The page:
The fact that this destructive bacteria, whom actually shares the namesake of PKD’s imaginarium of a false, withdrawn, corrupt & corporate overlord disrupting and frantically attempting to massage civilisation is beyond satire – and when was the last time you checked the legitimacy of your pets?;
I knew it was coming, I’ve been turning over in my mind for months how I might respond to this, and maybe it’s the fact that we’re in the romantic, nostalgia laden period of the seasonal cycle but there was one reaction which I hadn’t anticipated. I burst into tears;
Now, in my defence (and stop laughing at the back you heartless swine) I’ve just been disappointed with a revisit to a certain other SF legend today, and as regular readers might be aware Blade Runner occupies a monolithic position in my life, cinematically speaking, and thus I have been waiting to see this through rumours and numerous false starts for over thirty fucking years. I love the look of it, I really loved the soundtrack which took all the appropriate cues, although those glimpses we saw of the world didn’t seem to have significantly moved on from 2019 to 2049 eh? Now, if you’ll excuse me gentle reader, I shall spend the rest of the evening going on a carnage strewn speculation marathon – will they weave in some of other dormant themes from the Dick book, like the Mercism religious material and absence of animal life? Will Tyrell or Rachel cameo? Will they, actually scratch that, how will they tackle all those ‘he’s a replicant’ debates that have raged for decades – I mean, that’s inevitable, right? Is that desert wasteland off-world? A lightly terraformed Mars maybe? Am I the only person who got a strong Hardware vibe from that preview? Oh Deckard’s wielding the same blaster……(swoons)……
OK, OK, there might be, and I stress the might be, some miniscule hairline cracks developing in my indomitable opposition against the Blade Runner sequel which is now officially shooting next summer. First of all nominated director Denis Villeneuve has had a storming Cannes with his new thriller getting astounding plaudits, and then today they announced that only Roger Fucking Deakins has signed up;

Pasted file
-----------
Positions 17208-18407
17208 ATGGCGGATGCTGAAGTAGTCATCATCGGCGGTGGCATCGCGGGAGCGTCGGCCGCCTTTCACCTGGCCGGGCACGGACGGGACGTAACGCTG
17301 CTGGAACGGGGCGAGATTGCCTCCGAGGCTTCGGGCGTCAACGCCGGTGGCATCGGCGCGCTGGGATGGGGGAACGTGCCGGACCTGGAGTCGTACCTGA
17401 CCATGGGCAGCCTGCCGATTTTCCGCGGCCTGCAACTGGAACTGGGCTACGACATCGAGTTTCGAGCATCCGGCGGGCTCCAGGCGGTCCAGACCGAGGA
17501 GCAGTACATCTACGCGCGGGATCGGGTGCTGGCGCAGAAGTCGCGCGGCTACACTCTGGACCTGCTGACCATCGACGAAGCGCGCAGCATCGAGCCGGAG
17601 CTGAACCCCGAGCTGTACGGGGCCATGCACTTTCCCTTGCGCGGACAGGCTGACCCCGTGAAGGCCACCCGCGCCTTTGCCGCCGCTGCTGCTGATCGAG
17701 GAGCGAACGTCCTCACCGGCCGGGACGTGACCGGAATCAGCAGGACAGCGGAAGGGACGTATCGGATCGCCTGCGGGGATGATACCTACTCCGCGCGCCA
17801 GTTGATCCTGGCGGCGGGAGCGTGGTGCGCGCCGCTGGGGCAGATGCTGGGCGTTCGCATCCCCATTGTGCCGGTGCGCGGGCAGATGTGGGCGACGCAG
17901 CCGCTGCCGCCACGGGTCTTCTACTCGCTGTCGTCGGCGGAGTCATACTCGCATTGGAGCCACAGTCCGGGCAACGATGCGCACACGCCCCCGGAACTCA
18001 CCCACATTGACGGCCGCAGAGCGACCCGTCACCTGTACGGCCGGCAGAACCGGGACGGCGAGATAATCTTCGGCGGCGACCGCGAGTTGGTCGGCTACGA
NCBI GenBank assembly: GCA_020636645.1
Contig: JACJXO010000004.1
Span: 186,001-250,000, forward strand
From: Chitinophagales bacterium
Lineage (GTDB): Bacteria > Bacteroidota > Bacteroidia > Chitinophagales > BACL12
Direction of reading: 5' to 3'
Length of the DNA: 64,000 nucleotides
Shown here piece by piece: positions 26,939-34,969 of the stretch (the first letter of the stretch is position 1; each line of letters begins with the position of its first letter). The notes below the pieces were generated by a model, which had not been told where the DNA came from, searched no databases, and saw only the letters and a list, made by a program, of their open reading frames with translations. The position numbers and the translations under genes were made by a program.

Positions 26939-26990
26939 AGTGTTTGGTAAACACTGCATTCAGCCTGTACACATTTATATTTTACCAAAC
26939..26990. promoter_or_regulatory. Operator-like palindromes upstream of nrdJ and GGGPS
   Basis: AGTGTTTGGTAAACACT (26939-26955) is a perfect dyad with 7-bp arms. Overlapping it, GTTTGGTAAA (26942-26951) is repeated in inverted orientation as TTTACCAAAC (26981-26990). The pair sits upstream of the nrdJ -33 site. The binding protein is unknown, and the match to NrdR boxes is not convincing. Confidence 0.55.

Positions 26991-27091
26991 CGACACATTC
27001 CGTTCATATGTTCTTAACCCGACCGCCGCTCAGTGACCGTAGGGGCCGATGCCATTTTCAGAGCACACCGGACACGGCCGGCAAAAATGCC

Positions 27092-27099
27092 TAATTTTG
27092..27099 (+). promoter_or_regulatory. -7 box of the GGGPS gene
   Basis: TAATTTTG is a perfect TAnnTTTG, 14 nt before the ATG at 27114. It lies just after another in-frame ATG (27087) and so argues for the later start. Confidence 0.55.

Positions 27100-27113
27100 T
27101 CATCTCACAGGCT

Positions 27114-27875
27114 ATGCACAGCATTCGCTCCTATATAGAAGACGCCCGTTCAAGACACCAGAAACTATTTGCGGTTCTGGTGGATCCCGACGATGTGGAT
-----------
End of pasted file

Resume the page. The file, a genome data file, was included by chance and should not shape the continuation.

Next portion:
So with original screenwriter Hampton Fancher also in the mix I guess we couldn’t ask for a more promising mix of talent, but I still have severe reservations. Lets see who gets cast before we break out the Moet shall we? What’s that? Gosling is in negotiations?….Hmmm…(rubs chin nervously)……that might work……..
Weird. I’m sure it can all be explained away with the imminent release of the remake but this week has already given me a distinct feeling of deja-vu. Certain Picturehouse Cinemas in London are having a one-off special screening of the original Total Recall this evening, I would have popped along to Greenwich as coincidently I have just read the chapter behind its torturous expedition to screen in this which I got for my birthday, but I revisted the film on TV a few days ago and I really cannot face sitting through the film again, plus it’s raining, plus that would cost money, and I actually have seen it on the big screen when it originally came out twenty two years ago;
For the record, the Cronenberg version – you did know that Cronenberg was originally attached to direct and spent a year penning the screenplay didn’t you? – sounded like it would have been a real mindfuck with much more manipulation of reality going on, but of course that wasn’t going to fly with ole Ahnoldt in the lead role and the inevitable requirement for squibs and quips now was it? I still think it’s fun although it has dated badly on the SFX front, but sequences such as this remain original. The commentary looks like it could be worth a listen. OK, yes, this is another filler post while I feverishly put together part two of a long-awaited reprise post, give me a few days, OK? In the meantime, here is some violence;
Unsurprisingly, there’s a lot of Ridley Scott related material spinning around cyberspace at the moment, whilst I am selecting a few choice nodes for my Prometheus review I figured this deserved its own post;
Gotta love that soundtrack, not exactly Vangelis is it? So press screenings for Ridders latest effort start tonight, can you resist the urge to read any reviews over the next few days? I’m just glad we don’t live in a world with strange weather patterns, and rogue governments conducting clandestine electronic warfare……
You can’t beat a good Dick movie. Regular readers will appreciate that I love a good Dick film, in fact one of my all time favourites movies is almost certainly the greatest translation of Dick on-screen. I enjoyed Ahnoldt’s Dick movie, on the flip-side I didn’t particularly enjoy Peter Weller’s appearance in a Dick. Keanu Reeves Dick film was one of the best Dicks of recent times, and in my estimation it was better than the Tom Cruise Dick movie although I would concede that that was one of the more exciting recent films to be culled from a Dick. When I first saw the trailer for this particular Dick film I immediately thought of Rod, specifically this Rod which has always stuck in my mind since I saw it back in the late eighties, the imagery of those blue hued creatures assembling reality has built quite the cultish fan-base over the past couple of decades. Yesterday I saw the latest addition to the Dick movie canon and although the Dick in this instance has been somewhat diluted – Blunted even – as Dick films go this was still an enjoyable ride, a film which moderates one of the central philosophies of Dick to make it more palatable to the masses.